Where to start on this money making machine, one of the only guitars that has jumped over 200 in price over the last year, while remaining almost the exact same?
On to the guitar specs:
The specs: The RG1570 is the newer version of Ibanez’s familiar “Superstrat” style RG570 shape stemming from a few modifications to the traditional Fender Stratocaster design, and it doesn’t dissapoint with it’s sharp looks and (in this case) Royal Blue sparkle finish. The new numbering system for Ibanez goes like this, if it’s got 4 digits in the number, and the starting digit is a 1 or a 2, it’s got a Prestige neck. This Japan-made guitar has a 24 fret Prestige Neck with Jumbo wide frets, Ibanez V7 and V8 humbuckers with an S1 in the middle, simple 1 volume and 1 tone control configuration, a set-in (not plate mounted) input jack, Gotoh tuners, and a double locking Edge Pro Tremolo.
Now that the boring crap is out of the way, lets get to the guitar instead of the numbers and letters which mean close to nothing for someone who’s never seen or played one.
The Neck: Ibanez’s aim for the RG1570 is to tailor to the higher skill level, middle budget guitar player with interests in speed. And in that area, it does not dissapoint. The prestige neck I made a deliberate effort to explain is quite the nice thing when it comes to speed-friendly guitars. It’s 2 millimeters thinner than Ibanez’s already thin neck, not to mention it has a flatter fretboard. For those who want to go from 0 to 24 in a few notes flat, this is your guitar. The unfinished back, jumbo frets and low action makes sure you’ll hit the notes no matter how fast you’re going. Of the very few qualms with the neck of the guitar, one has to be the finished frets. The edges have been rounded a little too much, abandoning a more squared off edge. What this does is it gives a slight less crown to the top of the fret, therefore allowing a little bit less vibrato room on the high and low strings. This may seem like nitpicking, but when something one would easily overlook is actually noticed, it needs to be said.
The body: It is very comfortable, and the cutaways allow a decent amount of access to the upper frets. The countoured edges are rounded and comfortable while still maintaining the sharp looks associated with an Ibanez RG. Over the last few years, the paint has changed. The 2004 model had a finish with a much finer sparkle to it, but over the last year the price has jumped and the sparkles in the finish have become much larger. A benefit to this is the new thickness of paint and durability, while the 2004 model’s had a slightly less sparkle to it, they were noticeably weaker and prone to small chipping in sharp areas like the pickup and neck sockets. Assumedly, Ibanez figured it out an accounted for it with a thicker, stronger type of finish, hopefully picking up the shortcomings of the older finish.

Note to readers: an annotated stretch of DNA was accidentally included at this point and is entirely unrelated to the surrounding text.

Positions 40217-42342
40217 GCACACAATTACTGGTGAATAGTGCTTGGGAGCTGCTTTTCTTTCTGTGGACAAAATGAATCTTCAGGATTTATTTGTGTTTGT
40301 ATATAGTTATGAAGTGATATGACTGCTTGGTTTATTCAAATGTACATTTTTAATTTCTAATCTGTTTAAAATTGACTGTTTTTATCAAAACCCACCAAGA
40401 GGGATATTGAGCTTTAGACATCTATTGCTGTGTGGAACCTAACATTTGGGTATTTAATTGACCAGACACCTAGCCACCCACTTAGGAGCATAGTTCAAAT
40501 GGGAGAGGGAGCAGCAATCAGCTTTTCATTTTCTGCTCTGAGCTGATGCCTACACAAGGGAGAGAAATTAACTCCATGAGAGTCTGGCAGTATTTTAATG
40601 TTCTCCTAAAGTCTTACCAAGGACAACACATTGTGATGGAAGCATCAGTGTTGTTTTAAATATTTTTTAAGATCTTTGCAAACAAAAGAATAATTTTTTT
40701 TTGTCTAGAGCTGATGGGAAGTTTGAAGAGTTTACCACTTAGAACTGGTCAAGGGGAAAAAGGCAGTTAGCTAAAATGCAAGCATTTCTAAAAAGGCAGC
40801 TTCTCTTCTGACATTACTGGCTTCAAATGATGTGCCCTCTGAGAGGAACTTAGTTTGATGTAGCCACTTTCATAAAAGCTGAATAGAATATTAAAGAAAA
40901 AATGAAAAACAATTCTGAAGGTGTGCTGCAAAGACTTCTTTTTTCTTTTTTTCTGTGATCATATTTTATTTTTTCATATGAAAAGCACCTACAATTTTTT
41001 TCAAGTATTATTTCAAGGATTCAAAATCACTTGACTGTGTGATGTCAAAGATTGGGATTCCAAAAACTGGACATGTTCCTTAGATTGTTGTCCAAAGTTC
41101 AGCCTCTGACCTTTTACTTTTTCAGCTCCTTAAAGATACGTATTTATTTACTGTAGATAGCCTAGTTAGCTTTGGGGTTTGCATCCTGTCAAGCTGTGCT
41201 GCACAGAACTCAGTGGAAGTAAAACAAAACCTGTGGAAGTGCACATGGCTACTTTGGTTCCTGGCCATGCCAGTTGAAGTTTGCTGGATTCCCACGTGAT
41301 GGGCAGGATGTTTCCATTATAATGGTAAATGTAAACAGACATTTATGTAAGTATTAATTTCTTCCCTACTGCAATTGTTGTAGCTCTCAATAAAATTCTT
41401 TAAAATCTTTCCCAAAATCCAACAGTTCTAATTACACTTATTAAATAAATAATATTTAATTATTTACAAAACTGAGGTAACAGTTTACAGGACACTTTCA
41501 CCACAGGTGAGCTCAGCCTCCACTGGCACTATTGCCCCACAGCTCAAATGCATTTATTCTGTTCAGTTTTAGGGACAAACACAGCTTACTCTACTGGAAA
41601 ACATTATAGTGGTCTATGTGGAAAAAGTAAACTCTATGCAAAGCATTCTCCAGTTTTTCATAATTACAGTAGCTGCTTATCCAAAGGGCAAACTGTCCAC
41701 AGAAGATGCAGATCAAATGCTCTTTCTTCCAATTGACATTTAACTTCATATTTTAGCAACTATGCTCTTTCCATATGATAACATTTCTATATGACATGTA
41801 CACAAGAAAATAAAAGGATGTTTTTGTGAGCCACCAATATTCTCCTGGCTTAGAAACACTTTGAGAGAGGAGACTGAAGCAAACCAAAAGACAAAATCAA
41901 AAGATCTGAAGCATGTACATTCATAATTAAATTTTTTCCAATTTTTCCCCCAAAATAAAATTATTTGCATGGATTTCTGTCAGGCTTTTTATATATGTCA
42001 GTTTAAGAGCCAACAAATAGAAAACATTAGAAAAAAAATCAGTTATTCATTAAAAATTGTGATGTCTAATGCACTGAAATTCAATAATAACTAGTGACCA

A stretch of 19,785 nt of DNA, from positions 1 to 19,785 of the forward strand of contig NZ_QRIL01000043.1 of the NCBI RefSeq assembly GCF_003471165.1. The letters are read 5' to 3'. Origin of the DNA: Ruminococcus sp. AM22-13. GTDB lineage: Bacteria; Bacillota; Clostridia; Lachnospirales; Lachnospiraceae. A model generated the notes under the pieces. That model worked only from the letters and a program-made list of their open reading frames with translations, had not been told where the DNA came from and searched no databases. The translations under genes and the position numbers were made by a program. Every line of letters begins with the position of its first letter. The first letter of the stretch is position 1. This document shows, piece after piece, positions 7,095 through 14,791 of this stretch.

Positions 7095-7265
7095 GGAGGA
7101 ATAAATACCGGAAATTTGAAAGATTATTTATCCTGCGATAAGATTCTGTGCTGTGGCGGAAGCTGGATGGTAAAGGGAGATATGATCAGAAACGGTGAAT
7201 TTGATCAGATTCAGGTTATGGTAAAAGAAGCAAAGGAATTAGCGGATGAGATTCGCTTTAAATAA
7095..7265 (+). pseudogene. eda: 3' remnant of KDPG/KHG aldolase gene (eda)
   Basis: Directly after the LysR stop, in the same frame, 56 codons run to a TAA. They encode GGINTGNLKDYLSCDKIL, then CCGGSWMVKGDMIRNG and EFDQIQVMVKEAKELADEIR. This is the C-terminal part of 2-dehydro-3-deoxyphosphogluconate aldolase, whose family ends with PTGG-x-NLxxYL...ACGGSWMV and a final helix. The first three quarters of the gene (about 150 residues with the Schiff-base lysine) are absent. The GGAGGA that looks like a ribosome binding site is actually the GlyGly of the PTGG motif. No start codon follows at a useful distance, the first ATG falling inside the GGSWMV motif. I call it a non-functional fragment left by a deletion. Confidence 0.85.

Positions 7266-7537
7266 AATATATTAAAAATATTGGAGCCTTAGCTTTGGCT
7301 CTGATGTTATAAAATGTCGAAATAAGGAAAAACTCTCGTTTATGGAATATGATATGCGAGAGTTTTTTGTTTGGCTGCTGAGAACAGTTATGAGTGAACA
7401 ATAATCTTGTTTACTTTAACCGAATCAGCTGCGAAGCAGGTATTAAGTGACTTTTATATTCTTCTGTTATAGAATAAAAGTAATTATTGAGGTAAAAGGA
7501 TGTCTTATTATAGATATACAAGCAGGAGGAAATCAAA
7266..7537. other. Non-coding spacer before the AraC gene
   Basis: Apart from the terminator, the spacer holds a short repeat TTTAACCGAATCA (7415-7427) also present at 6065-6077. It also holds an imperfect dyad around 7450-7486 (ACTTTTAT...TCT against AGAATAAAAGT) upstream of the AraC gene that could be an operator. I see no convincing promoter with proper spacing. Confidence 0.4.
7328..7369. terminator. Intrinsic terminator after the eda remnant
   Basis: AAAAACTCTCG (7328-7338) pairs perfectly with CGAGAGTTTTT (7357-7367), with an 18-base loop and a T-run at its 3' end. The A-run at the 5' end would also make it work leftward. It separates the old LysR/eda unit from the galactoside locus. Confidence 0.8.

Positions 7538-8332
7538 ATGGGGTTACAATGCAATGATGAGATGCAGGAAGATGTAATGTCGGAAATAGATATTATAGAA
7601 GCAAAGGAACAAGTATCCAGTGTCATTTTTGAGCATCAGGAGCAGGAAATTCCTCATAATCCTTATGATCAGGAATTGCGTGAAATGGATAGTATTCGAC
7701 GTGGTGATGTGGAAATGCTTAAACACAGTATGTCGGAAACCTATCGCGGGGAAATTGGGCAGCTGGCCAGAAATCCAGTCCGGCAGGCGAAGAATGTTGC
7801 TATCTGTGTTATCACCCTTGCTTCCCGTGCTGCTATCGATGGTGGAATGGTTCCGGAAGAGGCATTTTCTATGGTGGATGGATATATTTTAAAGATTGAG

The electronics: They are one of the very few dissapointments of this guitar. To pair a medium-priced guitar that is conducive to lead playing and crunch with the lower output, lower costs V and S series pickups is a shame. They should’ve used their upper range Dimarzio IBZ pickups with much higher output and versatility. However, what it does mean is that the weak pickups on the guitar are just begging to be replaced with whatever pickups (EMG, Dimarzio, Seymour Duncan, ETC) you desire. Personally, I like the idea of putting my own pickup preference. The guitar you buy was mass produced with a general population of guitarists in mind, and you want your guitar to have you in mind. There’s a HUGE range of pickups for every tone out there, and there’s no reason why your BC Rich can’t have jazz pickups, and your Benedetto Hollowbody can’t have a metal pickup. Obviously this is an exaggeration, but i’m trying to emphasize the fact that since no two players are the same, their instrument should follow suit.
The Hardware: The edge pro bridge is a mixed blessing. While still being a nuisance like all floating bridge, it does have some endearing qualities. While Floyd Rose bridges require you to cut the ball end of the string to insert them into the bridge, the Edge Pro lets you slide the strings through the bottom and lock them with the ball end or cut them off if you desire. Of the biggest annoyances of the bridge, it’s the fact that the peolpe at Ibanez put the fine tuners at an angle, basically asking you to scratch up the finish with your finger nails when struggling to change the fine tunings. The Gotoh tuners, like always, are great. They are smooth, sensitive, and don’t fatigue the hand when using them like mini-grovers seem to. And you will be using these tuners. When you change strings, you’ll be using them while you’re trying to find the right tuning while finding that precious equilibrium you need from a floating tremolo. What they should’ve done, much like every company should do with their floating bridges, is incorporate a mechanism by which you can lock the bridge to turn it into a fixed bridge. There are people out there that make such products, but I can’t really give them support until I try one out myself.
The whole shebang: It’s a great guitar, but as I mentioned, it has its irritating shortcomings. But that shouldn’t stop anyone from seriously considering adding this gem to their collection. With a few modifications, like any guitar, it can turn out to be your perfect guitar. Unlike some guitars, this shows potential to be spectacular, but it didn’t quite jump the hurdle.
The Pros: Fast neck, comfortable, great action, excellent tuners, durable hardware, Ibanez reliability.
The Cons: Low output pickups, poor fret finishing, poorly designed bridge.